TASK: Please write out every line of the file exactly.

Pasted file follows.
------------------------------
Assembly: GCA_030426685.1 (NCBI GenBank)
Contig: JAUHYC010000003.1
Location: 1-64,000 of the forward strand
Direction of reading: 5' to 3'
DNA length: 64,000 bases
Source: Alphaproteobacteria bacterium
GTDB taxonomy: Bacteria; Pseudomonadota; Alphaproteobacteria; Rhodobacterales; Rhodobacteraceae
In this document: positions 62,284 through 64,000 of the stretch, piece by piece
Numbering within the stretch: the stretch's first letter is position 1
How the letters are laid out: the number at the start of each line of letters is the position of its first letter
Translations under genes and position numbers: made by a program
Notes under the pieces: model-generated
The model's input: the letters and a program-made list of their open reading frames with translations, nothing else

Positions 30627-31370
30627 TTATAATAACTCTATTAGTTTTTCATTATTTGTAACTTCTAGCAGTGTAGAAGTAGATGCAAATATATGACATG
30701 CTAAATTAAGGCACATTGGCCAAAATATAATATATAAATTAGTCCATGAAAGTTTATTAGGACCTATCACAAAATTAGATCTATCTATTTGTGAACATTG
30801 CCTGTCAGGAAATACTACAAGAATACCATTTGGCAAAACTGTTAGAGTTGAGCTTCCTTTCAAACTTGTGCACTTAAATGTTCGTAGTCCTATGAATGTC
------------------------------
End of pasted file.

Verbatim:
Assembly: GCA_030426685.1 (NCBI GenBank)
Contig: JAUHYC010000003.1
Location: 1-64,000 of the forward strand
Direction of reading: 5' to 3'
DNA length: 64,000 bases
Source: Alphaproteobacteria bacterium
GTDB taxonomy: Bacteria; Pseudomonadota; Alphaproteobacteria; Rhodobacterales; Rhodobacteraceae
In this document: positions 62,284 through 64,000 of the stretch, piece by piece
Numbering within the stretch: the stretch's first letter is position 1
How the letters are laid out: the number at the start of each line of letters is the position of its first letter
Translations under genes and position numbers: made by a program
Notes under the pieces: model-generated
The model's input: the letters and a program-made list of their open reading frames with translations, nothing else

Positions 30627-31370
30627 TTATAATAACTCTATTAGTTTTTCATTATTTGTAACTTCTAGCAGTGTAGAAGTAGATGCAAATATATGACATG
30701 CTAAATTAAGGCACATTGGCCAAAATATAATATATAAATTAGTCCATGAAAGTTTATTAGGACCTATCACAAAATTAGATCTATCTATTTGTGAACATTG
30801 CCTGTCAGGAAATACTACAAGAATACCATTTGGCAAAACTGTTAGAGTTGAGCTTCCTTTCAAACTTGTGCACTTAAATGTTCGTAGTCCTATGAATGTC